In addition, IDT members continued to conduct scheduled assessments of participants, but did so, for the most part, remotely, by phone or videoconferencing. Moreover, participants were brought to the center, under strict infection control protocols, for urgent care needs. In these ways, IDT members could learn about any changes in participants’ health status and recognize if social isolation played a part in any of them, such as in falls, depression, changes in nutritional status, and respond accordingly.
The adult day health center offers significant support for social engagement and for emotional, physical, and mental health. Throughout much of this pandemic, the PACE program has provided activities remotely, either through telephone conference calls or video: Bingo on Facebook Live; caregiver support groups; mindfulness groups; conversation groups for Spanish-speaking participants; a men’s conversation group; exercise activities; daily “social” calls to participants at high risk for isolation. Moreover, individualized monthly activities’ packets and exercise packets, created by activities’ staff and therapy staff respectively, were delivered to participants by PACE drivers. PACE drivers also delivered medications, DME, incontinence supplies, and meals to participants.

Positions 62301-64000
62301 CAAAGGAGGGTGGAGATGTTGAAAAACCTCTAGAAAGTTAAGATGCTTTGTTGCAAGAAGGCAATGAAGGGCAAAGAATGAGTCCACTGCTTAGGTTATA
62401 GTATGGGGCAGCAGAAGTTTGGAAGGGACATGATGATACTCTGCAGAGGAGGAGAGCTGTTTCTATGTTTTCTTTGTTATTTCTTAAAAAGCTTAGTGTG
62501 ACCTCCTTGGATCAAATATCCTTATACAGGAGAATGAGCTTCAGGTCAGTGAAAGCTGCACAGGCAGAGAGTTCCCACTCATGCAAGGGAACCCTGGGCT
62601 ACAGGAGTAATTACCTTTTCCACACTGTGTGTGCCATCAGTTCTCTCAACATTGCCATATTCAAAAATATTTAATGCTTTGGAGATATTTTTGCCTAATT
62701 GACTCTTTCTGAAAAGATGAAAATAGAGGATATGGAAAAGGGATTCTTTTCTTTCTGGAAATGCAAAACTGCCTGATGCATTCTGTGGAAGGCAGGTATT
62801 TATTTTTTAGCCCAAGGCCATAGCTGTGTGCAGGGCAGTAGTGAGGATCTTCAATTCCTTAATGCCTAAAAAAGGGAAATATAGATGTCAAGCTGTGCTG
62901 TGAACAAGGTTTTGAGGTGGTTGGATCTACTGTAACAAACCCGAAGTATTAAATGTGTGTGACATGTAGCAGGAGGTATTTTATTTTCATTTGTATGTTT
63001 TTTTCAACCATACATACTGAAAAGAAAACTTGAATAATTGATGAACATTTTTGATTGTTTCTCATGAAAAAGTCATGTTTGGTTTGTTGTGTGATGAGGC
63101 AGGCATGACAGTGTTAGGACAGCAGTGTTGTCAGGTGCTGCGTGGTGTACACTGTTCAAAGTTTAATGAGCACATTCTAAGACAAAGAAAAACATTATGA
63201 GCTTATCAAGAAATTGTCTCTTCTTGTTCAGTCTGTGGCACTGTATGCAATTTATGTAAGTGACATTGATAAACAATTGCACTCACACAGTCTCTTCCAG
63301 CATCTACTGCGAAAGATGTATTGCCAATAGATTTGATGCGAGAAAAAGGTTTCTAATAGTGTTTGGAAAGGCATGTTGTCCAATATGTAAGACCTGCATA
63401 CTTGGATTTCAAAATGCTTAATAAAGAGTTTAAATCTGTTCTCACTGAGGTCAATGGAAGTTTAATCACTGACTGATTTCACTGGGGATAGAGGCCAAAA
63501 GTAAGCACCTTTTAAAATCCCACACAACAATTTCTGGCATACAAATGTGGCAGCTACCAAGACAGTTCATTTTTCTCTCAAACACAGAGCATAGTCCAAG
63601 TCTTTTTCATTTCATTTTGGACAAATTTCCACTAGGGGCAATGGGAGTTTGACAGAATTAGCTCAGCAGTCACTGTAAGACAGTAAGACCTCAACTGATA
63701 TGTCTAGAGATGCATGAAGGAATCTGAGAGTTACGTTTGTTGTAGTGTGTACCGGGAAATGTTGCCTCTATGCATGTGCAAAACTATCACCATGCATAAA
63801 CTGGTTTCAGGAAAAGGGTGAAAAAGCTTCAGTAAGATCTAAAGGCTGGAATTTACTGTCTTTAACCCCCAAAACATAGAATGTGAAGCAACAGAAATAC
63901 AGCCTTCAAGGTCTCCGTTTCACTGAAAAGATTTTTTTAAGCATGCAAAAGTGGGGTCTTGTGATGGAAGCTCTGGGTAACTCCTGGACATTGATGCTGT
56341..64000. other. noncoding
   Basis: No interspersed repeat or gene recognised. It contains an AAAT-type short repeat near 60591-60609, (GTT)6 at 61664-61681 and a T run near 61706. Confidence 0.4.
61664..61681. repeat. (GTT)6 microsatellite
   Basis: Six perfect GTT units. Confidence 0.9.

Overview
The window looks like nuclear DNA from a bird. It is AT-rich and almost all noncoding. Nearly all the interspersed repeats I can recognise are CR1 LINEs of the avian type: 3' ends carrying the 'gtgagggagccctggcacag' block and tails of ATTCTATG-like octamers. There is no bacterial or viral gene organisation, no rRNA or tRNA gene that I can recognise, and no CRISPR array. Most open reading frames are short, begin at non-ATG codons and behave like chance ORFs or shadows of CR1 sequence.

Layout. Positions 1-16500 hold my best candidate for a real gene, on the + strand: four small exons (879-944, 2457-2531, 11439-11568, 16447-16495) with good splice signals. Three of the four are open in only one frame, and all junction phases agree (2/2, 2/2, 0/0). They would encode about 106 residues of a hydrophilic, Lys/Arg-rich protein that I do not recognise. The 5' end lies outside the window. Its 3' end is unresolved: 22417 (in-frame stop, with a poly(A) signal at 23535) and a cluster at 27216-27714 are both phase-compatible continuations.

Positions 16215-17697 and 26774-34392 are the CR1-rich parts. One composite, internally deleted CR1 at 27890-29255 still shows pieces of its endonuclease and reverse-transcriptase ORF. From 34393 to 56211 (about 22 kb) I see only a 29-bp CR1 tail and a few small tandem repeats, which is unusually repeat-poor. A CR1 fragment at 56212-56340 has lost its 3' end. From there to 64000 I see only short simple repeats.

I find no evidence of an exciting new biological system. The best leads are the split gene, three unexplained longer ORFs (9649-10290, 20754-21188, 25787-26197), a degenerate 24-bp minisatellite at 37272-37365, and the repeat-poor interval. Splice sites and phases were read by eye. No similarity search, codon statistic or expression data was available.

The IDT also increased in-person support and engagement for participants. The team focused on visits to participants in their homes. It increased home care services to participants for assistance with ADLs and for social engagement as well. Nurse aides were scheduled to “check-in” on a regular basis with participants who were at high risk for social isolation. Medical care, by a provider or RN, was provided in the home when needed. Social workers visited participants with more acute mental health needs in their home. Physical and occupational therapists did home visits to provide needed DME, treatments, training, and post-hospital discharge assessments. A mobile medical van was outfitted for certain medical needs. Of course, all of these staff visits were made according to strict infection control protocols.
In the fall of 2020, PACE was able to open day center attendance to a limited number of participants, 15-20 per day, with schedules based on each participant’s plan of care. As the COVID vaccine became available earlier this year and PACE participants and staff were getting their shots, PACE was able to increase participant center attendance, and has continued to bring more participants to the center. For several months now, the PACE day centers have been operating at 40-50% of pre-COVID capacity, or 35-45 participants per day.